An 18th Century Guide to What Is Beautiful, From Candlesticks to Curls - Atlas Obscura
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An 18th Century Guide to What Is Beautiful, From Candlesticks to Curls

article-image“The Analysis of Beauty” by William Hogarth (courtesy the Foundling Museum)

Does a curved, gilded candlestick possess the same rules of beauty as a twisted lock of golden hair? Those are the connections William Hogarth made in his The Analysis of Beauty published in 1753 — a treatise on his theories of what composes visual beauty.

After undergoing conservation, a copy of The Analysis of Beauty is going on view today at the Foundling Museum in London. It’s part of a small display called In Focus: Hogarth and Copyright that concentrates on the outspoken Hogarth’s work to protect artists’ rights.  Chloe Wong, who curated the display, told Atlas Obscura more about the historic book:

The idea behind ‘The Analysis of Beauty’ was to liberate visual art from the constraints of fashionable taste by developing a universal set of aesthetic principles which could be applied to any type of work. The Foundling Museum owns an important collection of paintings by Hogarth, including ‘The March of the Guards to Finchley’ and his portrait of Thomas Coram, and this book sets out the ideas which defined much of his work.

article-imageDetail of a sequence from The Analysis of Beauty (via Austin Kleon)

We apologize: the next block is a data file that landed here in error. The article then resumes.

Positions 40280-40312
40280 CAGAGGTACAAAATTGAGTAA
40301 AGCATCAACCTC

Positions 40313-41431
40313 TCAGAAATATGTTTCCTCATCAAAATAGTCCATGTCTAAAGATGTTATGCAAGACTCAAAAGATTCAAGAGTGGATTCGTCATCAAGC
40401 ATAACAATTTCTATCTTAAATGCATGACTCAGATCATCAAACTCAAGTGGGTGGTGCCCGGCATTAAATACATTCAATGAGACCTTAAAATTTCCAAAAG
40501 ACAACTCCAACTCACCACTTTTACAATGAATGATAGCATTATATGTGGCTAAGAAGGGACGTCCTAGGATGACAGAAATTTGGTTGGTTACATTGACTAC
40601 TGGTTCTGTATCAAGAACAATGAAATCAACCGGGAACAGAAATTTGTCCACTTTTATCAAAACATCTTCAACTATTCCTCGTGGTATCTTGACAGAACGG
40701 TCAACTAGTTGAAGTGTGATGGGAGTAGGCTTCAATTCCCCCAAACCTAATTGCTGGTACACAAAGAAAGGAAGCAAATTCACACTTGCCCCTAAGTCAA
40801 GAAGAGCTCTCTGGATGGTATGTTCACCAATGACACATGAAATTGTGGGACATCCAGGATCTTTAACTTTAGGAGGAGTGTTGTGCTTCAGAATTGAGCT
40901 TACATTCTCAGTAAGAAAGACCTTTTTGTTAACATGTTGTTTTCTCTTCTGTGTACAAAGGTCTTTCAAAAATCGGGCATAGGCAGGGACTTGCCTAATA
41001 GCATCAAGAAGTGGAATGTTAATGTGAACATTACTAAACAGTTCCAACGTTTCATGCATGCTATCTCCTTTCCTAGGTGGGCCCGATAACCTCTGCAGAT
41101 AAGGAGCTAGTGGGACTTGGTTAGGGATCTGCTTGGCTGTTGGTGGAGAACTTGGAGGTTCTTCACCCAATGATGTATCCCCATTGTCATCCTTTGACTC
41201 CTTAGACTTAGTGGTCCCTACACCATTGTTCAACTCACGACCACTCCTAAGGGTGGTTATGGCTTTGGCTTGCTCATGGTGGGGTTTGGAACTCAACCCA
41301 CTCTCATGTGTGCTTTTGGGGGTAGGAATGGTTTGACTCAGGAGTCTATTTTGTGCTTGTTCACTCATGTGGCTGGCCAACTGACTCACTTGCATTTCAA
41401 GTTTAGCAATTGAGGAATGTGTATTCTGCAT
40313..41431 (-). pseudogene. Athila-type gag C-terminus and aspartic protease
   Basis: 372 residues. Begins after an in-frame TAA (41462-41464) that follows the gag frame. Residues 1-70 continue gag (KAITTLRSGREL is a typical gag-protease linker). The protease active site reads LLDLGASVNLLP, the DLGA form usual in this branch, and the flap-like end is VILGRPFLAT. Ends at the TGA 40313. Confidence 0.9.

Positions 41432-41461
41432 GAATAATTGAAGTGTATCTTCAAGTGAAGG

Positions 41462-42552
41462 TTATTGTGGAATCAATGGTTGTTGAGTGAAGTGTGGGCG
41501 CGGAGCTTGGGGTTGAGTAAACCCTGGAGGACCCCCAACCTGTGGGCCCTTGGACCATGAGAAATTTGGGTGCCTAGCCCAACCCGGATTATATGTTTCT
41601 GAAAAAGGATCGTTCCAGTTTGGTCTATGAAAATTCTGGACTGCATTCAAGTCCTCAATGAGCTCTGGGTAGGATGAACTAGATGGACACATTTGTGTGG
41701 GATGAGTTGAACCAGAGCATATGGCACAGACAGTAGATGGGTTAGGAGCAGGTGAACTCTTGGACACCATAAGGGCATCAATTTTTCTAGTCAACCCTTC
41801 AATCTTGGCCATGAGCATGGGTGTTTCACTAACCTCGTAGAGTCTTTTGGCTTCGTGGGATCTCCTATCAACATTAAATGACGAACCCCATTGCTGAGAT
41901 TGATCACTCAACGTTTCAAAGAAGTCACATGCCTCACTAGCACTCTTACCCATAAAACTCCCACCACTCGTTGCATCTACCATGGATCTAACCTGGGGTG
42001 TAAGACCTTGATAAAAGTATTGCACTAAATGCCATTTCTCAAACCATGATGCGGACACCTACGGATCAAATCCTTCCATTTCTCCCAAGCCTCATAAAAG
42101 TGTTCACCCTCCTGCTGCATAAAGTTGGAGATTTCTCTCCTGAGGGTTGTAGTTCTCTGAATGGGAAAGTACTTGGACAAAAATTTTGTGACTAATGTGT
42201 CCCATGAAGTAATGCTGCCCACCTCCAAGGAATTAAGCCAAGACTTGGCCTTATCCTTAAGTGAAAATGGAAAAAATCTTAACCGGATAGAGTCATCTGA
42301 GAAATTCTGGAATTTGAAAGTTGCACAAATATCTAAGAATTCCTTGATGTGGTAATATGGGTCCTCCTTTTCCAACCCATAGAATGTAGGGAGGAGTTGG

The 18th century English painter specialized in portraits that were celebrated for their realism, but he also preceded another art form with his satirical, sequential art: that of the comic book. The Analysis of Beauty involves both sides of his work, with detailed sequences that are often humorous around the edges of intricate illustrations to make the ideas easily approachable, along with his appreciation for the beauty of the human form. This was particularly evoked with his sensuous “Line of Beauty,” basically an S-shape, that he related to everything from the curve of an animal horn to the bend of a body to a fireplace control. (Author Alan Hollinghurst recently used this idea in his 2004 novel The Line of Beauty, which won the Booker Prize)

article-imagePage from The Analysis of Beauty (via Austin Kleon)

Yet while Hogarth was deeply interested in beauty and art, he also had a philanthropic side, which is what brought his work to the Foundling Museum. The museum is built in the place of the Foundling Hospital that was constructed in the 1740s as the UK’s first charity for abandoned children. Hogarth was an early benefactor and donated art and other materials to the hospital, which ended up inadvertently becoming the country’s first public art gallery, something Hogarth with his interest in making art and visual aesthetics accessible through works like The Analysis of Beauty surely appreciated.  

Here are a few more images from The Analysis of Beauty, courtesy of the Foundling Museum:

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 The Analysis of Beauty is on view as part of In Focus: Hogarth and Copyright from September 24, 2013 to January 5, 2014 at the Foundling Museum in London.